Common Core myths and facts

Connecticut Common Core Standards: Myths and Facts

It is critical to the success of every child to dispel any myths regarding Common Core and Smarter Balanced.  The Connecticut Department of Education has developed some myths and facts for use by board of education members, superintendents, public information officers, and other stakeholders to help clear the air of fiction.

Myth: The federal government developed the Common Core State Standards.

Fact: The federal government did not develop the Common Core State Standards.  The desire to develop higher, shared standards was expressed by states early in 2007 at the Council of Chief State School Officers’ (CCSSO) Annual Policy Forum.  State education chiefs and governors, through their membership in CCSSO and the National Governors Association (NGA), led the development of the Common Core State Standards.  This timeline and background document outlines the process for the development of the Common Core.


Myth: These tests represent a new federal intrusion into education and will result in the collection of intrusive and inappropriate data on children.

Fact: For decades Congress has required assessments of student learning for accountability under the Elementary and Secondary Education Act (ESEA). The 2001 reauthorization of ESEA, known as the “No Child Left Behind Act” enacted during the Bush Administration, expanded those federal testing requirements to include state testing of every student in language arts and mathematics in grades three through eight and once in high school.  In 2010, the federal government funded the State of Washington to act on behalf of a consortium of states to develop new, next-generation assessments aligned to the Common Core State Standards in English language arts/literacy and mathematics.  While federal funding currently supports the research and development work of the Smarter Balanced Assessment Consortium, all policy decisions about the structure and content of the assessments are made by the member states based on input from stakeholders across the country.  At the conclusion of the federal grant in September 2014, Smarter Balanced will become an operational assessment system supported by its member states.  States will make all policy decisions with regard to the collection, storage, and use of student assessment data. Smarter Balanced will adhere to all federal and state privacy laws.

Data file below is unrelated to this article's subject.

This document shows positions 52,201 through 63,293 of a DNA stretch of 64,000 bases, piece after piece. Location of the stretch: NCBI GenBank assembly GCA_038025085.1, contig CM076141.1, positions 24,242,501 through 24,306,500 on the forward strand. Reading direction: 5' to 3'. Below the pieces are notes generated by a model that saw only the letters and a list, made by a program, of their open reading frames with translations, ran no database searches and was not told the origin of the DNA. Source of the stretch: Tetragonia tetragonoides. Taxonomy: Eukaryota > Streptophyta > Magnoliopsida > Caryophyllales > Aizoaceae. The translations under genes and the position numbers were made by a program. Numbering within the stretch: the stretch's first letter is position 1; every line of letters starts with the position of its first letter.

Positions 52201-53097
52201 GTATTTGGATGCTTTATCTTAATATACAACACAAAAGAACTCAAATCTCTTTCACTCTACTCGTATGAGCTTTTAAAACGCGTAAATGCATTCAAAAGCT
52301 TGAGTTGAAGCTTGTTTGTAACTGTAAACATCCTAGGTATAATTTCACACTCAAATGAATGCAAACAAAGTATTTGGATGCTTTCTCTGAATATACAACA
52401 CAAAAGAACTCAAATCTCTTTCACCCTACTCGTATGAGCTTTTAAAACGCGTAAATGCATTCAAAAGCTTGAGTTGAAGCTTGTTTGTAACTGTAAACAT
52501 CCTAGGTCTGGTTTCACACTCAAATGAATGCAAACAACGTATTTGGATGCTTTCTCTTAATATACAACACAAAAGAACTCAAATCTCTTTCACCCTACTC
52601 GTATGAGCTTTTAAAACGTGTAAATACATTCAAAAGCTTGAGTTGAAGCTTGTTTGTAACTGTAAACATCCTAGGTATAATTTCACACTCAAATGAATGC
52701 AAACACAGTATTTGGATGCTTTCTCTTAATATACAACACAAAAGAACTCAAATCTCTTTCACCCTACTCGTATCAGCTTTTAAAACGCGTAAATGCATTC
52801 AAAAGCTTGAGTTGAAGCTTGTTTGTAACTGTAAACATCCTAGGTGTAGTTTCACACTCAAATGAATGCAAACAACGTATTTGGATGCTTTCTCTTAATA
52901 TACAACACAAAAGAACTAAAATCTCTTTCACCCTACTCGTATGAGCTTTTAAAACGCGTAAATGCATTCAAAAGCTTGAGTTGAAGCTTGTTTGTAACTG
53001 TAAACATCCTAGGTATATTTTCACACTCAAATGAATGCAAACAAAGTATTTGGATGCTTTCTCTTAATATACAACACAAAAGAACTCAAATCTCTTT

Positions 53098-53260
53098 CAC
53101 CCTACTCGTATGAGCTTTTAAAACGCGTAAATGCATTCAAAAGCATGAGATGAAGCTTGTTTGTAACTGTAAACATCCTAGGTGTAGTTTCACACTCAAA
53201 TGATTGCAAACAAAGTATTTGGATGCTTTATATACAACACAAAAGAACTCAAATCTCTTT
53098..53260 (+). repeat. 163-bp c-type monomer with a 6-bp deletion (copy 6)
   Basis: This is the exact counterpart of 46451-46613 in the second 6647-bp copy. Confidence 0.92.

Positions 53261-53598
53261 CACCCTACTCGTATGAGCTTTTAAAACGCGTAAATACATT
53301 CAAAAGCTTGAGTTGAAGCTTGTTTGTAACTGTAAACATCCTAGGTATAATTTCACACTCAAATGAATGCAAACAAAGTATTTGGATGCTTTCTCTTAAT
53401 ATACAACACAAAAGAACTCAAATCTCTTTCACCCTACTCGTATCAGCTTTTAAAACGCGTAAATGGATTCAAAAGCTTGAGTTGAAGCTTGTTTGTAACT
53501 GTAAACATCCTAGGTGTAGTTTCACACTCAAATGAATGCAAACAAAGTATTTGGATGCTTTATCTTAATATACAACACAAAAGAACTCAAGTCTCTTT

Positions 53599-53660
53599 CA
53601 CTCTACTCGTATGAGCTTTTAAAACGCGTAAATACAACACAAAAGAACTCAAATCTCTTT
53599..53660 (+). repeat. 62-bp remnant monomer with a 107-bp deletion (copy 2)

Myth: The Common Core prevents teachers from teaching literature.

Fact: The standards do not limit reading to non-fiction, but suggest a balance between perspectives.  Recognizing that teachers, school districts, and states should decide on appropriate curriculum, the standards do not offer required reading lists.  They establish what students need to learn, but do not tell teachers how to teach so they can tailor instruction, allowing for continued flexibility and creativity.  Related resources:“The Role of Fiction in the High School Language Arts Classroom” by Susan Pimentel and David Coleman and “The Common Core Ate my Baby and Other Urban Legends by Timothy Shanahan.